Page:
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cbonelli / Staff photos by Cam Bonelli  

The Civil War monument at the center of Lake Ripley Cemetery stands guard. Members of the Ladies of the Grand Army of the Republic and Council Member Betty Allen raised $9,000 in three months to have the statue cleaned before Litchfield’s Memorial Day ceremonies.

Repairs on downtown building hit stall

Editor's note: This article has been edited for clarity and to correct information.

On Monday, the Litchfield City Council denied a Certificate of Appropriateness by Litchfield business owner Ed Olson to repair his downtown building in a 6-1 vote with Council Member Ron Dingmann dissenting.

Bricks fell from the top of Olson’s building, located at 241 N. Sibley Ave., May 7 after a storm knocked them into the street, causing the city to put up a barricade until the safety of the structure could be determined. A section of the parapet —a protective, low wall on top of the roof — fell into itself and on the sidewalk. Olson had a contractor demolish the north parapet "due to neglect" and seal the roof. Olson’s contractor saved the bricks for future repairs.

A building owner in a local historic district must get a COA approved by the local preservation committee to work on their buildings. COAs make sure that the renovations proposed fall within historical accuracy of the building’s original character and design.

The Historic Preservation Committee recommended that the council deny Olson’s COA as the repairs would not retain its historic character and would not abide by the federal Secretary of Interiors Standards. The HPC also suggested that Olson hire a structural engineer to determine the scope of the work and the building's structural integrity.

City staff documents state the city notified the building owner multiple times to remove the hazard and fix the crack on top of the parapet —two were noted in the city staff report, once in July 2018 and January 2019. The city's civil engineer, Bolton & Menk, assessed the building’s stability in April before the parapet fell.

The Bolton & Menk condition assessment report noted that the parapet on the north side of the building is “severely deteriorated,” and “the northeast corner of the second story of building is separating from the remainder of the building.”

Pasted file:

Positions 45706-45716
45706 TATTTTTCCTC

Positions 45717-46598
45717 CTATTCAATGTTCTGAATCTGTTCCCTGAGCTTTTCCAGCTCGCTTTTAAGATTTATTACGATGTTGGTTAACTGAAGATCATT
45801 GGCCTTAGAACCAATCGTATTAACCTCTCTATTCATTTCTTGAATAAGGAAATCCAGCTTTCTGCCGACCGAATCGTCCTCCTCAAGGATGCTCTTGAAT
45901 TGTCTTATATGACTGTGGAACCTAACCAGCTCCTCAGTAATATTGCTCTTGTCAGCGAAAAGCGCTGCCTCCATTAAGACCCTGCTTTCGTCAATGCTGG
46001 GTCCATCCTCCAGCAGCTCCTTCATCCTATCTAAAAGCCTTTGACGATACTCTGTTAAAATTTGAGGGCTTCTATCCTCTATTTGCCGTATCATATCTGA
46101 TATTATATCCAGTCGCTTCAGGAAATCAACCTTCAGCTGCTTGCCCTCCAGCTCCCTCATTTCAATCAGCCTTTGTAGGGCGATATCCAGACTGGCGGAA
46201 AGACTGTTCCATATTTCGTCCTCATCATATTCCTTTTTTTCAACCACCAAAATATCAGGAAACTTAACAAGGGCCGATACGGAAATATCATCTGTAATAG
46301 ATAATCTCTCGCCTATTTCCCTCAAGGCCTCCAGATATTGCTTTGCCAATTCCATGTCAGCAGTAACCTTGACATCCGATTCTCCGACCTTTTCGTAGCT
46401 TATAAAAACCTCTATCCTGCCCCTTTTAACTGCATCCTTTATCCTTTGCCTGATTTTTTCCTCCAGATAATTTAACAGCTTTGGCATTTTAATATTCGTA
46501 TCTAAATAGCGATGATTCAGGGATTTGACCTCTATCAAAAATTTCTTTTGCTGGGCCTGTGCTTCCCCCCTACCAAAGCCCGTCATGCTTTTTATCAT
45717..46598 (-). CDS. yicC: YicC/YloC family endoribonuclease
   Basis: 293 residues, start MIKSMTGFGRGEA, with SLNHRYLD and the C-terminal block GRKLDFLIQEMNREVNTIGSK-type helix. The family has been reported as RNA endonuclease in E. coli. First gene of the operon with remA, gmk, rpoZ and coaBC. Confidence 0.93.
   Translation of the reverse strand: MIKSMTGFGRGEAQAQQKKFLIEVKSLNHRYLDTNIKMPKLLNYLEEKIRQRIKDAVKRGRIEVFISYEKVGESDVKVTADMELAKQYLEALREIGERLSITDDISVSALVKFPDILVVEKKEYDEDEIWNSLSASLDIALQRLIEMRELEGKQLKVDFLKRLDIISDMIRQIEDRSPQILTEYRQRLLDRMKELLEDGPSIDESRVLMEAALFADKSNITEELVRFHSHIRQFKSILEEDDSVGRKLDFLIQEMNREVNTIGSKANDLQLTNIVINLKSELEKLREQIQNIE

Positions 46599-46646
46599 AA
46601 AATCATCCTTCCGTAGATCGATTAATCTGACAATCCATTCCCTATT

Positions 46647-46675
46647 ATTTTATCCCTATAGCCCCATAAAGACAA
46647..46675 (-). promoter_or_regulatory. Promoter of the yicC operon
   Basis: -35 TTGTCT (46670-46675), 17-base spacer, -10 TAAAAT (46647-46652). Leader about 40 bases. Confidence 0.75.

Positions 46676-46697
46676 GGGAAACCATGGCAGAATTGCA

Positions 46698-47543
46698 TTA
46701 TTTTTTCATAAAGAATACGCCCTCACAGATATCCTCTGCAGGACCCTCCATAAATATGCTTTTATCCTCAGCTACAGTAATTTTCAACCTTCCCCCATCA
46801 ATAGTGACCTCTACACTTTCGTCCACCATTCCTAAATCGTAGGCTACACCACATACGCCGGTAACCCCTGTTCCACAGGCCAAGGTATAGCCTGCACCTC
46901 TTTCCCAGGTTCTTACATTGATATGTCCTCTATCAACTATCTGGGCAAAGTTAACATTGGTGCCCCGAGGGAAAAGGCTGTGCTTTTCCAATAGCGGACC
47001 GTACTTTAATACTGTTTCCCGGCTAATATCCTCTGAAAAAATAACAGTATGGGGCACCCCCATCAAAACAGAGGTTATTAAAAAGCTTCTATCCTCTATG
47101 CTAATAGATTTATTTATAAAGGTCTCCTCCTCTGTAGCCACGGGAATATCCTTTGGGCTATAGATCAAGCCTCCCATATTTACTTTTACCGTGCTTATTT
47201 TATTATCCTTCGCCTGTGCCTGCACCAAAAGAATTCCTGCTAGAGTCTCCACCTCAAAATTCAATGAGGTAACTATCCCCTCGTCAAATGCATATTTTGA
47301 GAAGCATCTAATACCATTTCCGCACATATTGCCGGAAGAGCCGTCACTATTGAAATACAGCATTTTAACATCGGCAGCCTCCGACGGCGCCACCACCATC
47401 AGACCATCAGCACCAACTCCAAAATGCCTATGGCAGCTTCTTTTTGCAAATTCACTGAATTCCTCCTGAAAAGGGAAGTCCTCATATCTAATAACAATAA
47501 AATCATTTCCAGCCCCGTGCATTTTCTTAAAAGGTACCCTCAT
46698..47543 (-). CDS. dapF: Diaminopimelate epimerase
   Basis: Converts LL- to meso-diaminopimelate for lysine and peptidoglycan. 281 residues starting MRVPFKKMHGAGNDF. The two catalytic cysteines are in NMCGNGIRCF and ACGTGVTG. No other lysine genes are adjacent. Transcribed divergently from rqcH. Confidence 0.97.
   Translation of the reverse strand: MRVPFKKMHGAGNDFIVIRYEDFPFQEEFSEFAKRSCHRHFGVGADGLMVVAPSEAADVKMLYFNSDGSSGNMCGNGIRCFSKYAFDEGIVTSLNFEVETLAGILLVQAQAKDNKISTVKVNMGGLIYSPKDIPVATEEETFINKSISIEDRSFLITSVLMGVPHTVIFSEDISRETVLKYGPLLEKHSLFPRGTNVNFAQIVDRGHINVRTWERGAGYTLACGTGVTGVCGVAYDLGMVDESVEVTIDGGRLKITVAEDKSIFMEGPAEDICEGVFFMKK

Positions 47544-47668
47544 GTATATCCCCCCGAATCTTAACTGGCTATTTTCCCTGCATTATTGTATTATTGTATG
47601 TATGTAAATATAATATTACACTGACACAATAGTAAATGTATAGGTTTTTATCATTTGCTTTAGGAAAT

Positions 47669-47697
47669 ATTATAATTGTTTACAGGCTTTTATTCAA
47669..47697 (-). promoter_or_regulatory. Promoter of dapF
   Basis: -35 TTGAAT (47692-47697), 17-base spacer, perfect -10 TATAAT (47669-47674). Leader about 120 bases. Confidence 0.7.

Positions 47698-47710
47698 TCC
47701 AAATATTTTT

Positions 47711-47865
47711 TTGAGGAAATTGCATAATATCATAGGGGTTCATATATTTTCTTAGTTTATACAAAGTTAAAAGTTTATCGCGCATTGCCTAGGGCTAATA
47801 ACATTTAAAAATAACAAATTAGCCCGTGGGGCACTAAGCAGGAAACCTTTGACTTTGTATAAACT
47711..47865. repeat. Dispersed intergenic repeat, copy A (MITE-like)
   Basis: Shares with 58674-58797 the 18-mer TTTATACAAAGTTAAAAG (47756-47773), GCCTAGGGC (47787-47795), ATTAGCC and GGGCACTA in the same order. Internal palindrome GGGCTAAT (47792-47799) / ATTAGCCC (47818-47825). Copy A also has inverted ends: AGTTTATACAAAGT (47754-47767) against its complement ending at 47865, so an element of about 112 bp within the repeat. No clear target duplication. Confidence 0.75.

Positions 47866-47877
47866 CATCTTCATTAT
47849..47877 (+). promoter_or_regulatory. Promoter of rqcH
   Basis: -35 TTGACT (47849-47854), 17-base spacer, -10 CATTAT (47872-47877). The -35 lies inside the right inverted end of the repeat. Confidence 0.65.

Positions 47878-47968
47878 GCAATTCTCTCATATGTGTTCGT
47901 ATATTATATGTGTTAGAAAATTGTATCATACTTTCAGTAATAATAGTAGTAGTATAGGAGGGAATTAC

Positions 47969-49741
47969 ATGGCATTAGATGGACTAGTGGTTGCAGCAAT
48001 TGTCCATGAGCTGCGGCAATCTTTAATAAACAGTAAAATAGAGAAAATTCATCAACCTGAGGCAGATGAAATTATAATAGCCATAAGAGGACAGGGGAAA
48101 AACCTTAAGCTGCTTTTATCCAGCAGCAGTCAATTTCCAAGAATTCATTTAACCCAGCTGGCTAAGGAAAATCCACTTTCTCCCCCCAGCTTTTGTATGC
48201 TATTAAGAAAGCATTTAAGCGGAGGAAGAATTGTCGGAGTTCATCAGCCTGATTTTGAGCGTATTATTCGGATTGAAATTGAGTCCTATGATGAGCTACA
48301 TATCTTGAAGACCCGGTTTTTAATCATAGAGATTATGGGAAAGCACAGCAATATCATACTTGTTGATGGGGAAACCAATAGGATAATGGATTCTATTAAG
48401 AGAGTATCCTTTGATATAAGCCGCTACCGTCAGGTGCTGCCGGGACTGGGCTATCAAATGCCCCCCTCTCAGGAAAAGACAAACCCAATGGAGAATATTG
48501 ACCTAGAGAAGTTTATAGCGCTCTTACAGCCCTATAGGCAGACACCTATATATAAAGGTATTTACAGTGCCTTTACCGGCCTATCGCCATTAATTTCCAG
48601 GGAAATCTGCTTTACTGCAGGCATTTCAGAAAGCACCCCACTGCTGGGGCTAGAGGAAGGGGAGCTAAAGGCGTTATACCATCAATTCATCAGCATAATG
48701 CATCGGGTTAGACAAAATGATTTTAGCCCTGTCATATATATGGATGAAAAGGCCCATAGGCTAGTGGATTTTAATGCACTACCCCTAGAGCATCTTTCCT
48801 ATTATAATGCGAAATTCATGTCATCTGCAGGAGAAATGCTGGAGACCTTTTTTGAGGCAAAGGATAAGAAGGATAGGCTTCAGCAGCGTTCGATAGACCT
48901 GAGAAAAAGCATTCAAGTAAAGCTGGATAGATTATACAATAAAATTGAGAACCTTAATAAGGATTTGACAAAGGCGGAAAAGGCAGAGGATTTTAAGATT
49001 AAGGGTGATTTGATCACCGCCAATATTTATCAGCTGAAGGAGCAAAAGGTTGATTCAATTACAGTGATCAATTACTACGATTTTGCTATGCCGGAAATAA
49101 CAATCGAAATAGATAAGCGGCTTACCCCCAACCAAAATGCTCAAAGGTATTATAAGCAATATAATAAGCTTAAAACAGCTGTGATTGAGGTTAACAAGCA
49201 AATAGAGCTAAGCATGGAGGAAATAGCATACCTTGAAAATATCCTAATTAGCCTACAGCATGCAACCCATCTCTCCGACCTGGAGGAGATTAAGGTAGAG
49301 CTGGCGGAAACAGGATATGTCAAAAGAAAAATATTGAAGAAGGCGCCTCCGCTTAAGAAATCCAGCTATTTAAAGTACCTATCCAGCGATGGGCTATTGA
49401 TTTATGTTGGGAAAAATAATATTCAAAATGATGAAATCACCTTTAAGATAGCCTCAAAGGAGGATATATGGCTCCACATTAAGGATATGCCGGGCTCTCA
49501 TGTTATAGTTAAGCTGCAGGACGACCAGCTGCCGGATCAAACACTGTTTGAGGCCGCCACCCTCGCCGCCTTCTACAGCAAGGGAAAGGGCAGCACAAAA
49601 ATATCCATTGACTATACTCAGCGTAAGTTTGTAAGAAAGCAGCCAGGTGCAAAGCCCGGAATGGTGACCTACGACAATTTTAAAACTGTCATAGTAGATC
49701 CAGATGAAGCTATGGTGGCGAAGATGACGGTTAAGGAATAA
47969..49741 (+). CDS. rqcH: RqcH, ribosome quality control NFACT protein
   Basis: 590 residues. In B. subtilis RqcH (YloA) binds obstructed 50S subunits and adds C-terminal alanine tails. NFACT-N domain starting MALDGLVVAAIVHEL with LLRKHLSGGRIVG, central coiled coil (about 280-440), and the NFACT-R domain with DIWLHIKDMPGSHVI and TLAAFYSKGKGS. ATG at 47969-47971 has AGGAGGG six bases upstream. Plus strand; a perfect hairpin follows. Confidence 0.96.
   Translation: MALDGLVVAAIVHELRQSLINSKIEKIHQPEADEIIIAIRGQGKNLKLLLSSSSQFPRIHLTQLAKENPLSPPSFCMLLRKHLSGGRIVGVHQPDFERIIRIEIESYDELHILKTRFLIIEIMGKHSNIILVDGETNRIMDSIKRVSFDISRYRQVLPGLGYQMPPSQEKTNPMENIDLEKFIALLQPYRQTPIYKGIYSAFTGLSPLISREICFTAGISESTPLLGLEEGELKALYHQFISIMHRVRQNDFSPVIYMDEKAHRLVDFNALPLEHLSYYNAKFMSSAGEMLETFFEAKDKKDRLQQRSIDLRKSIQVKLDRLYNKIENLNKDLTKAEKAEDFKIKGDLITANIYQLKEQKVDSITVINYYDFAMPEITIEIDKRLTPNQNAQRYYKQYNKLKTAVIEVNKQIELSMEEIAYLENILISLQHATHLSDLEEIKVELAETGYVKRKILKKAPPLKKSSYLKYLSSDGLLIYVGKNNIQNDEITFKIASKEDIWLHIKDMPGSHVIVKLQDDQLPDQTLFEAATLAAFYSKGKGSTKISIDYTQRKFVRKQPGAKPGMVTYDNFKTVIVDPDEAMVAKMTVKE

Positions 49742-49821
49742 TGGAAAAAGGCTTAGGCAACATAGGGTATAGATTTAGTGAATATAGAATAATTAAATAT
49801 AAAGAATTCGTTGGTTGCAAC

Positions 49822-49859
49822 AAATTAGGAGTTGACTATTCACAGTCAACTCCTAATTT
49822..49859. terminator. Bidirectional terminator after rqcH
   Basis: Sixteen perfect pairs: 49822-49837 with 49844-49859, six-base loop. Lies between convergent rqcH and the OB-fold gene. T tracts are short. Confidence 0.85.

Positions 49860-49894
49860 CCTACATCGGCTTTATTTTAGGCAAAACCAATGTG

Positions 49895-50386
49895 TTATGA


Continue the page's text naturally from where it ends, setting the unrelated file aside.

“The building north exterior wall is generally in poor structural condition,” the report suggests. “While the remainder of the building is still in a serviceable condition, the north wall and parapet will continue to deteriorate and are subject to failure unless actions are taken to repair the current structural deterioration and distress.”

The building’s construction dates back to 1885, and about 29 individuals have owned the building. The structure housed various businesses, including at one time a grocery store, a millinery, a department store, drug store and appliance store before Olson purchased it.

Olson has owned the building for 26 years. HPC member Kevin Hovey said the building should have been repaired years ago when the issue was first noticed. He contacted the Minnesota Historical Society Director Amy Spong who said the building should be returned to its previous condition.

“What choice do I have,” Olson said after the HPC denied his COA application and said the building must be repaired fully.

Because his building is in a historical downtown district, Olson must repair it to its original state under federal guidelines. He will receive an updated cost estimate to fully repair the building and will have to fill out another COA to be approved by the HPC. After Olson has a written opinion from a structural engineer and a plan to restore the parapet to its original state, the HPC will host an emergency meeting to reconsider his COA. 

As of now, Olson has not submitted a new COA to the HPC.